Despite displeased investors, Darden may have made the best decision (Part 6 of 10)
Critical notes on Darden’s plan
After extensive internal review, Darden’s board had decided to change the company’s structure, incentive programs, capital structure, and cost initiatives. These are important steps that management needs to undertake in order to make the company as a whole more competitive.
Spinning off Red Lobster
The first point of the change would involve separating Red Lobster. Note that Red Lobster has been the worst performer within Darden’s portfolio, posting substantial negative same-store sales year-to-year. This would likely occur in a tax-free spinoff in early fiscal 2015—late summer next year.
Darden says no more focus on new units
The second point relates to reduction in capital expenditure and support for return of value to shareholders. This would primarily be done by suspending new restaurant growth at Olive Garden, limiting new unit growth at LongHorn, and continuing expansions for brands under the Specialty Restaurant Group like Season 52, the Capital Grille, and Eddie V’s at a more modest pace. Further acquisitions would halt.
Changes to compensation structure
The third point involves changes to management compensation, which would support the second point. Many Wall Street analysts have noted that Darden should be cutting back expenditures on its more mature brands like Olive Garden, Red Lobster, and even LongHorn Steakhouse, according to JP Morgan. Analysts have mentioned in the past that management’s compensation plan was mostly tied to earnings growth rather than metrics on same-store sales growth. This meant management was incentivized to focus more on activities like acquisitions and new store openings, which take time away from the more important restaurant operations side of the business.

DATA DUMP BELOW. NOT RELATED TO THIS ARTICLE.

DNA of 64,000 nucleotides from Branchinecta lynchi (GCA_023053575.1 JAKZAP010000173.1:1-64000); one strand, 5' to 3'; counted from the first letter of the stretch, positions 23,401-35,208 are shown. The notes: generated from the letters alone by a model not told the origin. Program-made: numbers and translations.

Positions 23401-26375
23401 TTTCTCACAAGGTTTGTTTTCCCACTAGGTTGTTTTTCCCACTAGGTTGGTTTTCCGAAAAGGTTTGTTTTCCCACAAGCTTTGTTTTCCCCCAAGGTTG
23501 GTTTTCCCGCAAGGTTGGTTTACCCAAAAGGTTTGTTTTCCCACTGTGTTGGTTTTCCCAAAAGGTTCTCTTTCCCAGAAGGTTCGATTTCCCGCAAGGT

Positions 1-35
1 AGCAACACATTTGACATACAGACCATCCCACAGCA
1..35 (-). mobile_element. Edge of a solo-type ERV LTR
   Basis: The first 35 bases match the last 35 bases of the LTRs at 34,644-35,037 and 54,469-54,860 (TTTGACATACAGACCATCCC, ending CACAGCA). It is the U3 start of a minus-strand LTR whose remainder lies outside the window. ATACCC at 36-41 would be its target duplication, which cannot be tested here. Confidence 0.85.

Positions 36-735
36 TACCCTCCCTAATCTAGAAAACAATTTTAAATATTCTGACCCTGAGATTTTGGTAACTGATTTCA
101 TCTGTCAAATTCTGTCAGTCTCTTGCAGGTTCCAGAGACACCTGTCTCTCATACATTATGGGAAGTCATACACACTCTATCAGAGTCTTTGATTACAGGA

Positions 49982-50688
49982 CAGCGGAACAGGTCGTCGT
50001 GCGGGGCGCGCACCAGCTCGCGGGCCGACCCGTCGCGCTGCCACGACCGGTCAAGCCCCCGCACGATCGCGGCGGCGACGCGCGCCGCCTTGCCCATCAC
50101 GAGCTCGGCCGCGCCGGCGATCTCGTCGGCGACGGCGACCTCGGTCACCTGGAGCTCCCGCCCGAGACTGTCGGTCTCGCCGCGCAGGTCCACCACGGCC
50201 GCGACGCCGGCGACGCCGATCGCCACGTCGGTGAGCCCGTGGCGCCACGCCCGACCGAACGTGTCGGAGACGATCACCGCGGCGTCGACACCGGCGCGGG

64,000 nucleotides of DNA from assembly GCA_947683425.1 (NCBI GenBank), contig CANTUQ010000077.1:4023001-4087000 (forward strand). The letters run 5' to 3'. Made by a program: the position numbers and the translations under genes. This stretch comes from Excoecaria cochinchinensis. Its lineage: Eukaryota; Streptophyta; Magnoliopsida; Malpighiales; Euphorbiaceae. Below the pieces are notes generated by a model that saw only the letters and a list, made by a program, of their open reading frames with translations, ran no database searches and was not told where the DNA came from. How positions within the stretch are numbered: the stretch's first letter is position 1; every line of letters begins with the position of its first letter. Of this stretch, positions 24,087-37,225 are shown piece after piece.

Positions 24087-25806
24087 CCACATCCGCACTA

The company’s new incentive plan of aligning compensation with same-store sales growth and free cash flow growth would lead management to focus more on what makes each brand special and unique to its customers, getting closer to the average U.S. consumer, and building products and services around consumer needs.
Finding additional areas to cut spending
The fourth point of the plan builds on the company’s existing program to annually cut support costs by $50 million. Since the program was last announced in September 2013, the company has identified an extra $10 million in savings. It will focus more on operating support and cost cuts as it completes the separation of Red Lobster. As Barington Capital Group had pointed out in its presentation, Darden’s financial metrics didn’t show much benefit of economies of scale or scope through management of eight brands because each targets a different market and offers varying products.
Browse this series on Market Realist:
- Part 1 - Why Darden’s Red Lobster spinoff may still be a great opportunity
- Part 2 - Why Darden’s 2Q14 earnings fell below management’s expectations
- Part 3 - Why does Darden still hope for a successful Olive Garden rebirth?
- Consumer Discretionary
- Red Lobster
- Olive Garden